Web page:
# Physics Lab: what happens if we ignore gravity?

• tahayassen
In summary, the conversation discussed a lab involving a mass attached to a vertical spring with minimal friction, where a force was applied causing the mass to oscillate in a perfect sine wave. The question was raised about the effect of gravity on the motion and the use of trigonometric functions to model waves. It was determined that the period of oscillation would remain the same in space, and the sine function is the solution to the equation of motion for a spring. It was also mentioned that advanced physics cannot be done without incorporating mathematical functions, such as the sine function. Finally, the concept of equilibrium and the relationship between spring force and weight were clarified. The conversation concluded with a discussion about the use of linear ordinary differential equations to determine the unique
tahayassen
So I did this lab: http://www.physics.ryerson.ca/sites/default/files/u11/exp/exppcs125/SHM.pdf

Essentially, we have a mass that was attached to a vertical spring with as little friction as possible. We let the mass reach equilibrium and then we applied a force on the mass. The mass oscillated with the same amplitude above and below the equilibrium position. We recorded the position of the mass and it looked like a perfect sine wave. My question is: what happens if we removed gravity? Also, we model simple harmonic motion and waves using sinusoidal functions. Can we model waves without these functions?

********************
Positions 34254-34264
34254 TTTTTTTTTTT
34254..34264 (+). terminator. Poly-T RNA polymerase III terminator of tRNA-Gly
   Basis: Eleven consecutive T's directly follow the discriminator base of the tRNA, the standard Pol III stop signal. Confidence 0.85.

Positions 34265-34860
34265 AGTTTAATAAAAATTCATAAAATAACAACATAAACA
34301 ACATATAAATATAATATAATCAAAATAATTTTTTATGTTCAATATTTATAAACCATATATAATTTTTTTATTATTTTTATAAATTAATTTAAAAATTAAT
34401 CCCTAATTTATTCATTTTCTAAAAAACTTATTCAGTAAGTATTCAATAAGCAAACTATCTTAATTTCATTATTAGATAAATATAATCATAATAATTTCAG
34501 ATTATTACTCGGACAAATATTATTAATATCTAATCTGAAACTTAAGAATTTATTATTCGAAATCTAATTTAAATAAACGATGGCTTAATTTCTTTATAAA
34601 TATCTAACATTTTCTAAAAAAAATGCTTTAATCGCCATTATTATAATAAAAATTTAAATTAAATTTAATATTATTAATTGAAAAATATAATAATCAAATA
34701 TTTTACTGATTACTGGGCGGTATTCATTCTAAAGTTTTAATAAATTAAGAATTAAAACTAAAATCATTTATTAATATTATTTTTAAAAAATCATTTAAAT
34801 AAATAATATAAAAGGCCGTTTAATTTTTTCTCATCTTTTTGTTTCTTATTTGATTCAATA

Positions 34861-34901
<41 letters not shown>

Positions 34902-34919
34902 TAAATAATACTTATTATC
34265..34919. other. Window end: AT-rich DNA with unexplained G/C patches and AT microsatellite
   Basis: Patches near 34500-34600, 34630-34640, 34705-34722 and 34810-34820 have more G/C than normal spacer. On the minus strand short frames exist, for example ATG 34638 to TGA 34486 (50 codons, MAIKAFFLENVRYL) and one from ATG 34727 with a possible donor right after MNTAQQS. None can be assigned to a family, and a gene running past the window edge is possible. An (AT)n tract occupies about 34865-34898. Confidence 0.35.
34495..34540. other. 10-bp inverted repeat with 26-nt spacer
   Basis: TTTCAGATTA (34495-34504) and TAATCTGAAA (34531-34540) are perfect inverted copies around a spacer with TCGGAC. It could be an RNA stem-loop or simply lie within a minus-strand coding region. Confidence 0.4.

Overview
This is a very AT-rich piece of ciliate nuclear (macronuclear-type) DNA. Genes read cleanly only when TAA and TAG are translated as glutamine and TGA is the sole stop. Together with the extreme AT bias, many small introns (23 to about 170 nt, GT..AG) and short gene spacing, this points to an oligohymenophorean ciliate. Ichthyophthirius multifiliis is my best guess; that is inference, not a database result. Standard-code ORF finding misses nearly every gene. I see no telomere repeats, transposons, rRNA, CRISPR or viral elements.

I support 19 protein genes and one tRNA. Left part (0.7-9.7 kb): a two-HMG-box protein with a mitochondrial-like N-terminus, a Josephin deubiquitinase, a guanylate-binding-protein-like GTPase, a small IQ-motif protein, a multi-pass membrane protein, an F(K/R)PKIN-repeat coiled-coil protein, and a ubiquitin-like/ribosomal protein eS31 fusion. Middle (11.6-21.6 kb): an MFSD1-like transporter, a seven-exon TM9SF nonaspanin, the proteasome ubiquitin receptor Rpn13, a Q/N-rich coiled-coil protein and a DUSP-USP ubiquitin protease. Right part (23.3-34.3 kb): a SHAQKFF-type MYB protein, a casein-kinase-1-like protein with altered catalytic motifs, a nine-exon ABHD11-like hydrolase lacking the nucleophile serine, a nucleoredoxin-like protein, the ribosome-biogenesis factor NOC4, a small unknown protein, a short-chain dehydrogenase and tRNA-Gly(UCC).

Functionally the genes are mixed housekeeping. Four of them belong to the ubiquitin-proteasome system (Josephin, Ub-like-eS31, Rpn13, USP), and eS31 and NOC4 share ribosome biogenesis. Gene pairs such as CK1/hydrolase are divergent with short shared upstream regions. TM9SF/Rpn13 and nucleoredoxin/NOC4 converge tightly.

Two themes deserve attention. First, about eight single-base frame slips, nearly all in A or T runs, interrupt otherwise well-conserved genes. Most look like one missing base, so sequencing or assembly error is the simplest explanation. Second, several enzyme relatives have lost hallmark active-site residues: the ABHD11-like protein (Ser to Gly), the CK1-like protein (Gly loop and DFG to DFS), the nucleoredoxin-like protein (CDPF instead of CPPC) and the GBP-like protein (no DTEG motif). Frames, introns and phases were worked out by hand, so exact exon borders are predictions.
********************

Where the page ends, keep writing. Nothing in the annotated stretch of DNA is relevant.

You could do the same experiment with the spring in space, as long as the coils of the spring were not touching (easy to do by designing the spring right or by over stretching it a bit). The period of oscillation would be the same.
The sine function comes from the solution to the equation of motion of a spring for which the restoring force is proportional to the displacement.

sophiecentaur said:
You could do the same experiment with the spring in space, as long as the coils of the spring were not touching (easy to do by designing the spring right or by over stretching it a bit). The period of oscillation would be the same.
The sine function comes from the solution to the equation of motion of a spring for which the restoring force is proportional to the displacement.

Why must the coils of the spring not touch? How come the position function is a perfect sine wave with gravity? It doesn't make sense to me. As the mass is moving up while below the y-axis, wouldn't it be slowed down by gravity? And why the mass is moving down while above the y-axis, wouldn't it be sped up by gravity?